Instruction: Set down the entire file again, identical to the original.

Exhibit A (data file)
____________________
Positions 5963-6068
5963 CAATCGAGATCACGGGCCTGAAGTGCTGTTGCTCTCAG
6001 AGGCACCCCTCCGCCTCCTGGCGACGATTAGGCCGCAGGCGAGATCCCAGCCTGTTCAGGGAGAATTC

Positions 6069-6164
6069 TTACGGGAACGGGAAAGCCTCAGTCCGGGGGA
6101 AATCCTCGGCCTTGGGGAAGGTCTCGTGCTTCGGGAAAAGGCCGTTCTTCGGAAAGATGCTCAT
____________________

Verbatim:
Positions 5963-6068
5963 CAATCGAGATCACGGGCCTGAAGTGCTGTTGCTCTCAG
6001 AGGCACCCCTCCGCCTCCTGGCGACGATTAGGCCGCAGGCGAGATCCCAGCCTGTTCAGGGAGAATTC

Positions 6069-6164
6069 TTACGGGAACGGGAAAGCCTCAGTCCGGGGGA
6101 AATCCTCGGCCTTGGGGAAGGTCTCGTGCTTCGGGAAAAGGCCGTTCTTCGGAAAGATGCTCAT